Join us for an Apache Kafka® meetup on May 23rd from 5:30pm, hosted at Wayfair in Boston. The address, agenda and speaker information can be found below. See you there!
"* IMPORTANT: For security reasons, the venue requires first and last name. Please make sure you provide this data within this form: https://docs.google.com/forms/d/e/1FAIpQLSed57NFh_H_jQoYVC7GhoVRAGvlZI75OXUrYaFvXVM3fig2lQ/viewform
This will help to ensure entrance to the building. Thank you!*"
5:30pm-6:00pm: Doors Open, Networking, Pizza and Drinks
6:00pm - 6:45pm: Bill Bejeck, Confluent
6:45pm-7:00 pm: Break/Networking
7:00pm - 7:45pm: Bill Scott, Jacob Zweifel & Srinivas of Tribal Scale, Cupcakes, Kafka, and .NET Core
7:45pm - 8:00pm: Additional Q&A and Networking
Bill Bejeck/ Confluent/ @bbejeck
Kicking Your Database to the Curb
In typical microservice applications, you'd need to send the state of that microservice to a relational database -- i.e., manage remote state -- then use another app to view the results as the microservice updates the database. Unfortunately, this common approach has few downsides: increased complexity and code management among them. But there is an alternative for your microservices: The Streams API of Apache Kafka is a state-of-the-art stream processing library to write large-scale, fault-tolerant, elastic, scalable applications. It includes powerful local state management functionality, which eliminates the need for remote state storage in many use cases.
Kafka Streams eases that burden by providing a mechanism, Interactive Queries or IQ, to view the state across all streams instances. What's compelling about Interactive Queries is that you don't need to know which application instance contains the information required. You query one Kafka Streams instance, and if it does not hold the desired record(s), it asks the other Kafka Streams instances on your behalf.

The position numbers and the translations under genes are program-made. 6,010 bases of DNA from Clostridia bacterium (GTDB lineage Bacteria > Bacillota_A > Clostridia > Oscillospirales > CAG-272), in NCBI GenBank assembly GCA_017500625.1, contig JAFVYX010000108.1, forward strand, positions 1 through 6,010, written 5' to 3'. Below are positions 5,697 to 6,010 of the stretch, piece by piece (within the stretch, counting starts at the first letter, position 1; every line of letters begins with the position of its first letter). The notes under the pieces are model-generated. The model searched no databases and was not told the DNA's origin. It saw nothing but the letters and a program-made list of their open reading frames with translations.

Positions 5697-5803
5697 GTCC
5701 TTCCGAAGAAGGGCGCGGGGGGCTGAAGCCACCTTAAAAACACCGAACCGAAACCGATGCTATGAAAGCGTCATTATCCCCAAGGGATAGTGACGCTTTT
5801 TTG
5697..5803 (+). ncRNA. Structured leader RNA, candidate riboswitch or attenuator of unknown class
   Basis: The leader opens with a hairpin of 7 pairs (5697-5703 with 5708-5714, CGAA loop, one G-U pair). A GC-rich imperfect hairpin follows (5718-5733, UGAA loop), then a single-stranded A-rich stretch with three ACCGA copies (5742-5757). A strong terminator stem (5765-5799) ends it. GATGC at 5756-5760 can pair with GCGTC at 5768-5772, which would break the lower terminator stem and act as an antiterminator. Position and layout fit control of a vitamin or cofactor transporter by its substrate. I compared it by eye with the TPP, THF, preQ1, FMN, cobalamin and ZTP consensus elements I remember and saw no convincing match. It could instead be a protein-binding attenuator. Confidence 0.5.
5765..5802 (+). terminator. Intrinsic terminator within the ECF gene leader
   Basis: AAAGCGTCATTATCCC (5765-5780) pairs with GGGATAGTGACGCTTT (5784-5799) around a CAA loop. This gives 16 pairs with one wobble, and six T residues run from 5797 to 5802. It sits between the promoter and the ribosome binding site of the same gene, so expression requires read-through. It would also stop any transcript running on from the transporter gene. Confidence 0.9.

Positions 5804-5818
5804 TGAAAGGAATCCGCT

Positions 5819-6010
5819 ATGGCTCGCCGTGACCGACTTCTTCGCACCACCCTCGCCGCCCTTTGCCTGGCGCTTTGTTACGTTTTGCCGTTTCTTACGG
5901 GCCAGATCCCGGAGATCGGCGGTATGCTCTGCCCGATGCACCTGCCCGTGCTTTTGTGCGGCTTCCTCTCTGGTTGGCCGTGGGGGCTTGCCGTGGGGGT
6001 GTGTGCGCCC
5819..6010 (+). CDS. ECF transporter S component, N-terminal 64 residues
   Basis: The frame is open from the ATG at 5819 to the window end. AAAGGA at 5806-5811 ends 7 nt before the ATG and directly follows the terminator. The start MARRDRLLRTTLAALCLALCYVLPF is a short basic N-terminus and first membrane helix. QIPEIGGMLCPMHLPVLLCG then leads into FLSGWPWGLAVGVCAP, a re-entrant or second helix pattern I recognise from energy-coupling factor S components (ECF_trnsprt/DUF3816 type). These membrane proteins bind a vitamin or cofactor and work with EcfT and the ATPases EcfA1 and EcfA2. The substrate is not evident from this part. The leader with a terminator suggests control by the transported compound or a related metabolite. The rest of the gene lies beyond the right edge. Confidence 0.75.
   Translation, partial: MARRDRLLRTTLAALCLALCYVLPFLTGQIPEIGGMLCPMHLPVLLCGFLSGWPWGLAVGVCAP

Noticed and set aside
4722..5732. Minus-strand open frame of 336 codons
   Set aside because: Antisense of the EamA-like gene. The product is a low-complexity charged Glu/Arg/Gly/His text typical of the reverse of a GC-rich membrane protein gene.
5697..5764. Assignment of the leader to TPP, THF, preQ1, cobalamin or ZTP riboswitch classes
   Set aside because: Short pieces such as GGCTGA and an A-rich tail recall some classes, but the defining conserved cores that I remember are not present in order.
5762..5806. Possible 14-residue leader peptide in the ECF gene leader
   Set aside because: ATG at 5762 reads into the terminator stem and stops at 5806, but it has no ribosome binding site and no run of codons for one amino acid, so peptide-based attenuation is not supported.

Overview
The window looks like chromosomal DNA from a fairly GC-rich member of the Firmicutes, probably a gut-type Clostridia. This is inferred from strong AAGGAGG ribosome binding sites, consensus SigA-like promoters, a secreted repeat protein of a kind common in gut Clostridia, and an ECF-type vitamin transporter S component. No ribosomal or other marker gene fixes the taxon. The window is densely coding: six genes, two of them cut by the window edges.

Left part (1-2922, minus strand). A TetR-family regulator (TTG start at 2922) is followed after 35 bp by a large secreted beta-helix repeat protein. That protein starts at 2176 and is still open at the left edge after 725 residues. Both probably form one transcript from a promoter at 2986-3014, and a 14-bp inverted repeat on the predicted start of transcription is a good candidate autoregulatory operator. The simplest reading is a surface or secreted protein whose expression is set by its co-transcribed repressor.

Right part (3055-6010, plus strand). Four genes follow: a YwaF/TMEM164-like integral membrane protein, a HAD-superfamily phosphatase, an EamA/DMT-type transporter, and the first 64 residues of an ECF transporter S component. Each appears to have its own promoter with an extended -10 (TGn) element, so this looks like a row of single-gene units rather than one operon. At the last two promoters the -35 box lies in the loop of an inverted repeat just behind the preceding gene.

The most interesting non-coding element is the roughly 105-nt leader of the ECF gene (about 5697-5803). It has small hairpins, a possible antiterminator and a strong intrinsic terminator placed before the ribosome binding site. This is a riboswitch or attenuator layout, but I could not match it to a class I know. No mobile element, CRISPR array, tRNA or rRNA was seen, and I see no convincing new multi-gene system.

So with Interactive Queries, you can build, for example, dashboard functionality without the need of adding another storage technology, you can directly query Kafka Streams itself and retrieve all of the state you need directly as records are arriving.
In this talk, I'll give the audience some background context on event streams and update streams, and how update streams use state. From there, the audience will learn how to enable interactive queries, how to implement IQ, and some best practices and the tradeoffs of using IQ.
Bill Scott (@BillScottCoder),Jacob Zweifel (@jacob_zweifel) & Srinivas (@srigumm)/ Tribal Scale
Title of Talk:
Cupcakes, Kafka, and .NET Core
The tech world has been lit on fire by event sourcing and micro services, and by this time, you’ve probably heard of all of the benefits, perhaps even a few of the pitfalls, and have been impressed by the scale at which others are using Kafka in their environment and the solving of complex operational problems. You’re fired up and ready to start implementing your first Kafka-based solution using .NET Core… but struggling to find example architectures to use as a point of reference!
In this talk, we’ll take the audience through a tour of some common implementation patterns that we’ve seen when implementing .NET Core micro-services and Kafka through the lens of an interactive cupcake factory (real cupcakes sadly not included). We will introduce common implementation patterns such as Kafka Connect, Streaming topics, CDC, Log Compaction …other patterns that Bill Scott and Srini implementing in the Cupcake factory… The Cupcake Factory is our open-source reference implementation. You’ll leave with access to a reference architecture, .NET code samples, and a appetite for a dozen of everyone’s favorite cake-based sweet treat.
Don't forget to join our Community Slack Team! https://launchpass.com/confluentcommunity
NOTE: We're unable to cater for attendees under the age of 18.